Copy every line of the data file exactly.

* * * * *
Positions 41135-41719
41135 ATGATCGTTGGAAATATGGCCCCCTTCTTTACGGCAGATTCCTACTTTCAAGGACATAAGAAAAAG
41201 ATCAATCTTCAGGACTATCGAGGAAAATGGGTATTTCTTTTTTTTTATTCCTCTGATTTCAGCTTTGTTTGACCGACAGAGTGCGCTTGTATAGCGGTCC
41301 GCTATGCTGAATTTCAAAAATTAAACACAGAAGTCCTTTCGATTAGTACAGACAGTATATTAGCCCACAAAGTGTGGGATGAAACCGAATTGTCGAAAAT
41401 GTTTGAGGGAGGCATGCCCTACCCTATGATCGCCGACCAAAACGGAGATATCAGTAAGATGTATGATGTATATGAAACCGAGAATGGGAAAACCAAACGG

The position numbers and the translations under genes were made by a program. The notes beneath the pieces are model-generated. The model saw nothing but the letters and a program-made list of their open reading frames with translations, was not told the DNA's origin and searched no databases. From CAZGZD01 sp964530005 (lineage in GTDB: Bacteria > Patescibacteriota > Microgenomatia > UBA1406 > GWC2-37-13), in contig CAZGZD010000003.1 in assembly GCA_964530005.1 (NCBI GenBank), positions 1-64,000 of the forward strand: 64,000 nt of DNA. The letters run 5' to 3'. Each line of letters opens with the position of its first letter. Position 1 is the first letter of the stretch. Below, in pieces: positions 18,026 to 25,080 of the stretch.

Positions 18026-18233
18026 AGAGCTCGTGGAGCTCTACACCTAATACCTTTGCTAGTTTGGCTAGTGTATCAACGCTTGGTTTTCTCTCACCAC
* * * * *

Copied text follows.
Positions 41135-41719
41135 ATGATCGTTGGAAATATGGCCCCCTTCTTTACGGCAGATTCCTACTTTCAAGGACATAAGAAAAAG
41201 ATCAATCTTCAGGACTATCGAGGAAAATGGGTATTTCTTTTTTTTTATTCCTCTGATTTCAGCTTTGTTTGACCGACAGAGTGCGCTTGTATAGCGGTCC
41301 GCTATGCTGAATTTCAAAAATTAAACACAGAAGTCCTTTCGATTAGTACAGACAGTATATTAGCCCACAAAGTGTGGGATGAAACCGAATTGTCGAAAAT
41401 GTTTGAGGGAGGCATGCCCTACCCTATGATCGCCGACCAAAACGGAGATATCAGTAAGATGTATGATGTATATGAAACCGAGAATGGGAAAACCAAACGG

The position numbers and the translations under genes were made by a program. The notes beneath the pieces are model-generated. The model saw nothing but the letters and a program-made list of their open reading frames with translations, was not told the DNA's origin and searched no databases. From CAZGZD01 sp964530005 (lineage in GTDB: Bacteria > Patescibacteriota > Microgenomatia > UBA1406 > GWC2-37-13), in contig CAZGZD010000003.1 in assembly GCA_964530005.1 (NCBI GenBank), positions 1-64,000 of the forward strand: 64,000 nt of DNA. The letters run 5' to 3'. Each line of letters opens with the position of its first letter. Position 1 is the first letter of the stretch. Below, in pieces: positions 18,026 to 25,080 of the stretch.

Positions 18026-18233
18026 AGAGCTCGTGGAGCTCTACACCTAATACCTTTGCTAGTTTGGCTAGTGTATCAACGCTTGGTTTTCTCTCACCAC